The pesticide fipronil at the heart of Europe's latest food safety scare is found in common household products used to rid the family dog of ticks, kill lawn pests, and in cockroach bait.
It is also a prolific killer of bloodsucking red mites that can devastate poultry farms, but Europe prohibits its use on food-producing animals.
Tests with lab rats have observed toxic effects on the nervous system, and the pesticide is deemed dangerous to bees -- crucial crop pollinators -- causing it to be banned for crop farming in many countries.
For humans, the World Health Organization lists fipronil as "moderately hazardous".
With traces found in eggs from Dutch and Belgium, consumers are concerned. We asked the experts:
- Might I have been poisoned? -
At the levels reported, there seems to be little or no risk even for people who have eaten tainted eggs.
"Withdrawing the eggs from the market... is more important (for) reassuring the public about the safety of their food rather than protecting their health," said Alan Boobis, a toxicology professor at Imperial College London.
Neuro-behavioural effects observed in lab tests occurred only with repeated exposure at high doses, "and the effects are reversible, generally speaking," he told AFP.
A scientific paper published in 2004, reported that seven people known to have drunk fipronil in Sri Lanka, where self-poisoning is common, failed in their suicide attempts. Two had taken doses of 100 millilitres each (3.4 fluid ounces).
The group's symptoms included vomiting, agitation and seizures, but all recovered fully, within days.
Those doses, said Boobis, were "thousands and thousands of times higher" than anything the tainted eggs may contain.
The European Union considers a concentration of 0.72 milligrammes of fipronil per kilogramme of egg as the maximum safe level, even though exceeding this is not necessarily dangerous.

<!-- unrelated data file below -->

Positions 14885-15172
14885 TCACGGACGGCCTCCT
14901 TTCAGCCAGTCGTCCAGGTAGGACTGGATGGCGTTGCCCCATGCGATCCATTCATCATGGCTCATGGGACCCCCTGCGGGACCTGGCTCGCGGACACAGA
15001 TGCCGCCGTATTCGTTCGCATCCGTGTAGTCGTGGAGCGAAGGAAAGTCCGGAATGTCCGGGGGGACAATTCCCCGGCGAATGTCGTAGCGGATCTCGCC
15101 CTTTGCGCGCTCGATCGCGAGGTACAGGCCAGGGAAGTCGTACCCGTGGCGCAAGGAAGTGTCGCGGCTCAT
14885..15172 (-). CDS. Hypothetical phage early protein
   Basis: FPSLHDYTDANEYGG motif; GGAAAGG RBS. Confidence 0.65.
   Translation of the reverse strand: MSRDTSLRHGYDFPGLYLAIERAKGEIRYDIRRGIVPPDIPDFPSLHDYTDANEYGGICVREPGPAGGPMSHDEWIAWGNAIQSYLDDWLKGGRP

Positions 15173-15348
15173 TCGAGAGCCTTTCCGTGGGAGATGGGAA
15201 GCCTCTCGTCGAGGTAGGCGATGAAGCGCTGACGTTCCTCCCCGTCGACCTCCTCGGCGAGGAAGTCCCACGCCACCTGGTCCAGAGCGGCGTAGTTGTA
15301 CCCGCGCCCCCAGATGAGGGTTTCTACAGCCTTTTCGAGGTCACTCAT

Eggs are withdrawn from the market at an even lower cut-off -- 0.005 mg/kg.
Studies so far have also found no evidence that long-term, repeated exposure heighted cancer risk, said Boobis.
- Should I stop eating eggs? -
That may depend on how old you are, and who you ask.
The British Food Standards Agency says the number of tainted eggs represented about 0.0001 percent of eggs imported into the UK each year, and there was "no need" for concern.
"Our advice is that there is no need for people to change the way they consume or cook eggs or products containing eggs."
The German BfR food and chemical safety advisory body, however, warns that the highest contamination levels measured in eggs so far may exceed recommended levels for children.
Even so, it stressed that "a short-term exceedance does not automatically mean that consumption of the food in question involves a health risk."
In the Netherlands authorities have also warned that eggs from 59 farms contained levels of fipronil too high to be eaten by children.
France, which has received some of the contaminated eggs, insisted that trace amounts of fipronil do not necessarily pose a health risk, and ordered further tests.
Belgium, which has blocked production from 51 farms, said fipronil concentrations found so far were "far below" EU limits, and there was no need for a recall.
Most of the contaminated eggs have been traced and destroyed.
For Boobis, "it seems very unlikely" that anyone could eat enough egg of the contaminated to get sick from fipronil, "even somebody who's at the top end of egg consumption."
"There is no evidence that this will impact human health in any way," added Chris Elliot, a food safety expert at Queen's University Belfast.
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